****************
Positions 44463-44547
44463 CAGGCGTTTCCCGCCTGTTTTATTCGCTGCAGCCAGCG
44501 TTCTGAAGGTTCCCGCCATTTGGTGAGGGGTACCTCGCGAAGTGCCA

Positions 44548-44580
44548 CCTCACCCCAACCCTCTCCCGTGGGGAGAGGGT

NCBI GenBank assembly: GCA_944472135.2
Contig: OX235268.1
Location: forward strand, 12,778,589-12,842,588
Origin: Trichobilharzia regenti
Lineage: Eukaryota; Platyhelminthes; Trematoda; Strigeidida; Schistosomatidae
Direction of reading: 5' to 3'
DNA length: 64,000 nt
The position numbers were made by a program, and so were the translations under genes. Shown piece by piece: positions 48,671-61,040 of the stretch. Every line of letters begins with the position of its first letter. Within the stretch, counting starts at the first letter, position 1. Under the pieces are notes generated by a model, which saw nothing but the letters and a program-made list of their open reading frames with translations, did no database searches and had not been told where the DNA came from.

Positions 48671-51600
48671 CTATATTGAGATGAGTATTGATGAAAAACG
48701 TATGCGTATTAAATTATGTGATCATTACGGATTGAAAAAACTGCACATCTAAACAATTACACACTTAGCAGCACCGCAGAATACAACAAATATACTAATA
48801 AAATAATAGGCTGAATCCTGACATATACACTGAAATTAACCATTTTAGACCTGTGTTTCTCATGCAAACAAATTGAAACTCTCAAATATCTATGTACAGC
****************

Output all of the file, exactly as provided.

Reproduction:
Positions 44463-44547
44463 CAGGCGTTTCCCGCCTGTTTTATTCGCTGCAGCCAGCG
44501 TTCTGAAGGTTCCCGCCATTTGGTGAGGGGTACCTCGCGAAGTGCCA

Positions 44548-44580
44548 CCTCACCCCAACCCTCTCCCGTGGGGAGAGGGT

NCBI GenBank assembly: GCA_944472135.2
Contig: OX235268.1
Location: forward strand, 12,778,589-12,842,588
Origin: Trichobilharzia regenti
Lineage: Eukaryota; Platyhelminthes; Trematoda; Strigeidida; Schistosomatidae
Direction of reading: 5' to 3'
DNA length: 64,000 nt
The position numbers were made by a program, and so were the translations under genes. Shown piece by piece: positions 48,671-61,040 of the stretch. Every line of letters begins with the position of its first letter. Within the stretch, counting starts at the first letter, position 1. Under the pieces are notes generated by a model, which saw nothing but the letters and a program-made list of their open reading frames with translations, did no database searches and had not been told where the DNA came from.

Positions 48671-51600
48671 CTATATTGAGATGAGTATTGATGAAAAACG
48701 TATGCGTATTAAATTATGTGATCATTACGGATTGAAAAAACTGCACATCTAAACAATTACACACTTAGCAGCACCGCAGAATACAACAAATATACTAATA
48801 AAATAATAGGCTGAATCCTGACATATACACTGAAATTAACCATTTTAGACCTGTGTTTCTCATGCAAACAAATTGAAACTCTCAAATATCTATGTACAGC